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Willem de Ronde, Anne de Haan and Madeleine L Drent


Klinefelter syndrome (KS) is a genetic disorder, characterized by an XXY karyotype, hypergonadotrophic hypogonadism and infertility, which affects ∼1 in 700 men. KS has also been associated with neuropsychological alterations.


To investigate whether quality of life (QoL) is reduced in patients with KS on androgen treatment.


Observational study.


Questionnaires (RAND-36) were sent to 46 KS patients on androgen treatment who regularly visit the outpatient clinic of an academic medical centre. QoL scores were compared with a Dutch male reference group.


Forty (87%) questionnaires were returned which were suitable for evaluation. KS patients had significantly lower (worse) scores on eight of the nine domains of the RAND questionnaire compared with the male reference group. In KS patients, higher education was associated with significantly better QoL scores.


QoL is reduced in patients with KS on androgen treatment.

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Willem de Ronde, Albert Hofman, Huibert A P Pols and Frank H de Jong

Objective: The origin of oestrogens in men is only partly understood. From infusion studies with radioactively labelled hormones, we know that oestradiol (E2) and oestrone (E1) are either directly secreted by the testes and adrenal glands or peripherally produced from testicular or adrenal androgens.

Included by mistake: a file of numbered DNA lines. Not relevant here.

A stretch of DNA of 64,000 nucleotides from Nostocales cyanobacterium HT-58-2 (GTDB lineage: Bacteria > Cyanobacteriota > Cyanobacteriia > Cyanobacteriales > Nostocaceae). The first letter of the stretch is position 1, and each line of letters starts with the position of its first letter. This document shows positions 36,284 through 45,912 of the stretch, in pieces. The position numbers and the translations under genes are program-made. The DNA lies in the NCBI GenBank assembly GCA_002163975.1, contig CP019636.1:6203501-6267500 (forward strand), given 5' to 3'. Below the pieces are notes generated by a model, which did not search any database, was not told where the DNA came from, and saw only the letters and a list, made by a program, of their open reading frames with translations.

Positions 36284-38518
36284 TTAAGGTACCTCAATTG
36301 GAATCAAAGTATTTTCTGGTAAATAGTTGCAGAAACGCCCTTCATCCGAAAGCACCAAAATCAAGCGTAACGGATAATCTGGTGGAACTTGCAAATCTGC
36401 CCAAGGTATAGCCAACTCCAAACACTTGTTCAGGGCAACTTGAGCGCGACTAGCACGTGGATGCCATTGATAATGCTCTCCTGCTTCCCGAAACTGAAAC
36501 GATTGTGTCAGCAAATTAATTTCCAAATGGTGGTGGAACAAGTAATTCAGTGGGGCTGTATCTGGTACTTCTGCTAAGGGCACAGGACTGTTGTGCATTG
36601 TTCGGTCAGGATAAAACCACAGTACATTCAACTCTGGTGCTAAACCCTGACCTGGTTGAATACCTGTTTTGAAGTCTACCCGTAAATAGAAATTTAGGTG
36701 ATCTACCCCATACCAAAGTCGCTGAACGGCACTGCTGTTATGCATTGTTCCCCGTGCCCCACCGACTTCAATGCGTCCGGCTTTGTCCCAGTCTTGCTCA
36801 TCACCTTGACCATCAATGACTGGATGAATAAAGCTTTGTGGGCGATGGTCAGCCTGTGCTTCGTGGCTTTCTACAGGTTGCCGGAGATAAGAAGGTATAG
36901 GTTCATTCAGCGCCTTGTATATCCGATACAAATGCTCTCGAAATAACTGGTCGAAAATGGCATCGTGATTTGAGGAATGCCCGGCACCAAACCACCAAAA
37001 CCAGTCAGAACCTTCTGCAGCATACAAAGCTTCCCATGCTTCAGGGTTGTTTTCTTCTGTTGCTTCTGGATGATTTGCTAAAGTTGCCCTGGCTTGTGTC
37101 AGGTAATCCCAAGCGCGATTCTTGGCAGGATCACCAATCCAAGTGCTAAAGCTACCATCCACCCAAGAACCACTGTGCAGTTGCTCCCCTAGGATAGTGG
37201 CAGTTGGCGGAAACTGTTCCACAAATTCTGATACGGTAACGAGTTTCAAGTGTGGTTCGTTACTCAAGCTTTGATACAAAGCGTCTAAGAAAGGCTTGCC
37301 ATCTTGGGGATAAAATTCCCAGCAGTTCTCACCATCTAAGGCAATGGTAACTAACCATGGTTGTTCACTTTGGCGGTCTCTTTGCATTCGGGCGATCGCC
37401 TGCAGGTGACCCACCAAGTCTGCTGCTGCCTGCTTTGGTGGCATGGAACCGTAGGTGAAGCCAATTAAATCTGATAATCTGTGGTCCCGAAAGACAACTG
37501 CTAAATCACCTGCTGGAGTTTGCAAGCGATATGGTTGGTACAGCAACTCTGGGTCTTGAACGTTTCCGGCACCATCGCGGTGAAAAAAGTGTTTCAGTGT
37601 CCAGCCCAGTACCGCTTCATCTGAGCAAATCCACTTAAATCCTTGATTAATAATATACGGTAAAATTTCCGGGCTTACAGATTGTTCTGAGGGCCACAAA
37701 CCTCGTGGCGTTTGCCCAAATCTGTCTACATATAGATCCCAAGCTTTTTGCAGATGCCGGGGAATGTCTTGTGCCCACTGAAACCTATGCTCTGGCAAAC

Design and methods: We determined E2, E1, androstenedione, testosterone and dehydroepiandroster-one sulphate (DHEAS) in 292 elderly men and 367 postmenopausal women. We considered post-menopausal women as men without testes, assuming that the postmenopausal ovary is not endocrinologically active and that the testes do not contribute to circulating levels of DHEAS. Subjects were stratified by DHEAS levels to adjust for differences in DHEAS levels between sexes. For men and women separately, mean levels of E2, E1, androstenedione and testosterone were calculated per DHEAS stratum. The relative direct and indirect contributions of the testes to steroid levels in men were calculated by the formula [(Cm −Cf)/Cm] × 100%, in fwhich Cm and Cf represent the mean concentrations of the steroid in men and women respectively.

Results: The relative contributions (%) of the testes to hormone levels per DHEAS stratum (<2, 2–4, 4–6 and >6 μmol/l) respectively were, for E2, 72%, 60%, 52% and 44%; for E1, 54%, 47%, 35% and 34%; for androstenedione, 14%, 4%, 12% and 0%; and, for testosterone, 88%, 88%, 87% and 83%.

Conclusions: We conclude that in elderly men dependent on DHEAS levels, 44–72% of E2 and 34–54% of E1 originate directly or indirectly from the testes.